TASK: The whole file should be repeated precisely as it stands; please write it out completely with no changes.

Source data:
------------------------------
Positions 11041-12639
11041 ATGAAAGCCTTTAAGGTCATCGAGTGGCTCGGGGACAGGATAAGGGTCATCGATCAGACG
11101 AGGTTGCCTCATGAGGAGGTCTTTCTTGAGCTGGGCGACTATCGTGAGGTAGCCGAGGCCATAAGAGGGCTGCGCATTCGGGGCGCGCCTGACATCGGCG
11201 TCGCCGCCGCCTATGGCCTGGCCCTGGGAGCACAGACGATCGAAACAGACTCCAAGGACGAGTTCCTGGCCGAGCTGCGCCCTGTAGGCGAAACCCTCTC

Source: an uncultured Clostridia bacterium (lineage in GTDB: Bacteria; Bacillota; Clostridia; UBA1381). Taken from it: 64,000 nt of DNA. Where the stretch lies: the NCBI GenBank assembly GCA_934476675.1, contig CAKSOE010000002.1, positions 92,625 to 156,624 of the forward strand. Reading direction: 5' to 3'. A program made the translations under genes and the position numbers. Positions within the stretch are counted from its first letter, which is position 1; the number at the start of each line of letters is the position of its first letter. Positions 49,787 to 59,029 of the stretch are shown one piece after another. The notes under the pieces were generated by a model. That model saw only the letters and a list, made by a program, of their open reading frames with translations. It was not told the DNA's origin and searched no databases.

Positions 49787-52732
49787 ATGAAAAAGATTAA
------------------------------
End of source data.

Positions 11041-12639
11041 ATGAAAGCCTTTAAGGTCATCGAGTGGCTCGGGGACAGGATAAGGGTCATCGATCAGACG
11101 AGGTTGCCTCATGAGGAGGTCTTTCTTGAGCTGGGCGACTATCGTGAGGTAGCCGAGGCCATAAGAGGGCTGCGCATTCGGGGCGCGCCTGACATCGGCG
11201 TCGCCGCCGCCTATGGCCTGGCCCTGGGAGCACAGACGATCGAAACAGACTCCAAGGACGAGTTCCTGGCCGAGCTGCGCCCTGTAGGCGAAACCCTCTC

Source: an uncultured Clostridia bacterium (lineage in GTDB: Bacteria; Bacillota; Clostridia; UBA1381). Taken from it: 64,000 nt of DNA. Where the stretch lies: the NCBI GenBank assembly GCA_934476675.1, contig CAKSOE010000002.1, positions 92,625 to 156,624 of the forward strand. Reading direction: 5' to 3'. A program made the translations under genes and the position numbers. Positions within the stretch are counted from its first letter, which is position 1; the number at the start of each line of letters is the position of its first letter. Positions 49,787 to 59,029 of the stretch are shown one piece after another. The notes under the pieces were generated by a model. That model saw only the letters and a list, made by a program, of their open reading frames with translations. It was not told the DNA's origin and searched no databases.

Positions 49787-52732
49787 ATGAAAAAGATTAA